Wells Fargo & Co., the biggest U.S. home lender, boosted its estimate for the possible additional cost of buying back soured mortgages to as much as $2.1 billion.
The year-end estimate, contained in the San Francisco-based company’s annual report released today, was an increase from $1.9 billion in the third quarter. It represents the lender’s estimate of costs beyond what’s already in reserve and reflects what’s reasonably possible, rather than what’s probable, according to the document.
Investors who buy loans are entitled to ask for refunds or compensation if they find missing or inaccurate data on home values or the borrower’s income. Since the start of 2007, faulty lending and foreclosures have cost the five biggest U.S. home lenders more than $72 billion, with at least $5.98 billion attributed to Wells Fargo, according to data compiled by Bloomberg.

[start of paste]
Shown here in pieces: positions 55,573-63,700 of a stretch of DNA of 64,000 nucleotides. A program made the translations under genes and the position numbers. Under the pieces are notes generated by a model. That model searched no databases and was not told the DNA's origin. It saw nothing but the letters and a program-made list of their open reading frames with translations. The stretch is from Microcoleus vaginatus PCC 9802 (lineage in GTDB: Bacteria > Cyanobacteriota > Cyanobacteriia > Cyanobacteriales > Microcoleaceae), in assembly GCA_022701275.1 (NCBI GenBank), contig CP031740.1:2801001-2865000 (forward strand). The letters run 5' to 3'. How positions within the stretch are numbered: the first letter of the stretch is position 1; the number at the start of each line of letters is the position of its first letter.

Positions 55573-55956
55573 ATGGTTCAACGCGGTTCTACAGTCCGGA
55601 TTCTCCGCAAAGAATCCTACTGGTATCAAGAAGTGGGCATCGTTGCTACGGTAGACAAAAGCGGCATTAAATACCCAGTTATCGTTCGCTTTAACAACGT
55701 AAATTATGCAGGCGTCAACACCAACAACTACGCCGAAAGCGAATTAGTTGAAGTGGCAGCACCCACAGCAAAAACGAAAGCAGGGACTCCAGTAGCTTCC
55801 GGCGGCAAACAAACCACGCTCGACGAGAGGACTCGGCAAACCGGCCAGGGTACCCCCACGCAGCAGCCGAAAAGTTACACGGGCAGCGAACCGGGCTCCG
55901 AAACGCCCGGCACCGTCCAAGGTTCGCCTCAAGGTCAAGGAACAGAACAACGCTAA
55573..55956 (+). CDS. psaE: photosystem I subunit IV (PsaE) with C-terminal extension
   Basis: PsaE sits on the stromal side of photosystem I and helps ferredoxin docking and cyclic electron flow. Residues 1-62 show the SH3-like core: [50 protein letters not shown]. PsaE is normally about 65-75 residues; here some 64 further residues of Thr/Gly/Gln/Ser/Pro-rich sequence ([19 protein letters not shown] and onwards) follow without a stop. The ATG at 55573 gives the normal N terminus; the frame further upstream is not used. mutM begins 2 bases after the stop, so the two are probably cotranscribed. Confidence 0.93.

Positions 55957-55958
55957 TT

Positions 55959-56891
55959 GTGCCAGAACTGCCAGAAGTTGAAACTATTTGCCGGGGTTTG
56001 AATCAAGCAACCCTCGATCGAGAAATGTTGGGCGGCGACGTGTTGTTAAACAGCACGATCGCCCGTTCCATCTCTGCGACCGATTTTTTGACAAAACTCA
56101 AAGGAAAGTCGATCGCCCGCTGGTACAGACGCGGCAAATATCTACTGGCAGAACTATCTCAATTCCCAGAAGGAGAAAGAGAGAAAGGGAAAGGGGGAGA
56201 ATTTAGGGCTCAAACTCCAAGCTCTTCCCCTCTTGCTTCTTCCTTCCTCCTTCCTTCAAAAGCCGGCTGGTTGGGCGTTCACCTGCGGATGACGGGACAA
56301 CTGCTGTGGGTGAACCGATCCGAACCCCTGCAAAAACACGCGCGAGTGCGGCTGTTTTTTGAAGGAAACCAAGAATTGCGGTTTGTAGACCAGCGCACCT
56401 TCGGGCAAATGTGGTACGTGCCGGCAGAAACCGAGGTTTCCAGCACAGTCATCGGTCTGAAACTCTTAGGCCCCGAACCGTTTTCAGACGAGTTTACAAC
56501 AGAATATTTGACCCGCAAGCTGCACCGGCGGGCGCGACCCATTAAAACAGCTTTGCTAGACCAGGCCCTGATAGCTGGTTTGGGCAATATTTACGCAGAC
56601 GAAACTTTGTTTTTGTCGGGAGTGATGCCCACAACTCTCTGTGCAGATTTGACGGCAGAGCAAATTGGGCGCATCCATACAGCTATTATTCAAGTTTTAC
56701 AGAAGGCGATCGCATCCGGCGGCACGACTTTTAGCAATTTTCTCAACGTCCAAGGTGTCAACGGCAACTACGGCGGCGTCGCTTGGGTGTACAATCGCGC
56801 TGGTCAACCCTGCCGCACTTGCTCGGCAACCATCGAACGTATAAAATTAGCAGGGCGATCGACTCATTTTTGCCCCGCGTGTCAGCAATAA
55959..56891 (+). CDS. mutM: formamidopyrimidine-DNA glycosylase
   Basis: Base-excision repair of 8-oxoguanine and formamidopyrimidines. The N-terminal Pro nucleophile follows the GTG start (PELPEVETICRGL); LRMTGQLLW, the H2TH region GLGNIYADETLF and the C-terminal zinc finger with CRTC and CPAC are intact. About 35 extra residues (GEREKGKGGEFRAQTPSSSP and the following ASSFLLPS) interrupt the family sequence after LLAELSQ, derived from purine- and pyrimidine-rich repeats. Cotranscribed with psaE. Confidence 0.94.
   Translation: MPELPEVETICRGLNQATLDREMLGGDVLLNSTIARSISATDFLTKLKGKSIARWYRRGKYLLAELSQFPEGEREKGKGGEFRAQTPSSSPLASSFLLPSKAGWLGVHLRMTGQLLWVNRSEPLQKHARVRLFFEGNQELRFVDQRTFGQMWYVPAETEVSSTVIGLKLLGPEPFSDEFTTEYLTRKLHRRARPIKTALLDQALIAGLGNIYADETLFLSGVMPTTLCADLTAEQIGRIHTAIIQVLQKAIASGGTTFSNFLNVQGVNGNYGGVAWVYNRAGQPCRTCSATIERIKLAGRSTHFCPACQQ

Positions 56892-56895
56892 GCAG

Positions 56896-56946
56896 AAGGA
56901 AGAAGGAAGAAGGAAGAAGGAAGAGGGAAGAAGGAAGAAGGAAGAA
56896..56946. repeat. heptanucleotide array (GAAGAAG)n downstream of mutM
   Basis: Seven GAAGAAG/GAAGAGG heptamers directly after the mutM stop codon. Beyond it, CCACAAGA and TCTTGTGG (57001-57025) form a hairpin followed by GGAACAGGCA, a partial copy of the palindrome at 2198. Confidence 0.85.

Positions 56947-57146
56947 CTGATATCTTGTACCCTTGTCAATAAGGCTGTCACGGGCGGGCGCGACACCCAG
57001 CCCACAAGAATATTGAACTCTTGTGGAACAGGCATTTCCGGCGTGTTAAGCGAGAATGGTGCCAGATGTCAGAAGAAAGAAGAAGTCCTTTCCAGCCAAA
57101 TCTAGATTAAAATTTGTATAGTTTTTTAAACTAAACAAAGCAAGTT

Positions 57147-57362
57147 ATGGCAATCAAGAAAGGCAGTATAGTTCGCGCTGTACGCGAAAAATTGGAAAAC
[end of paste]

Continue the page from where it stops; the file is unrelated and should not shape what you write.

Wells Fargo shares rose 29 cents to $31.32 at 3:02 p.m. in New York, leaving them with a gain of 14 percent for 2012.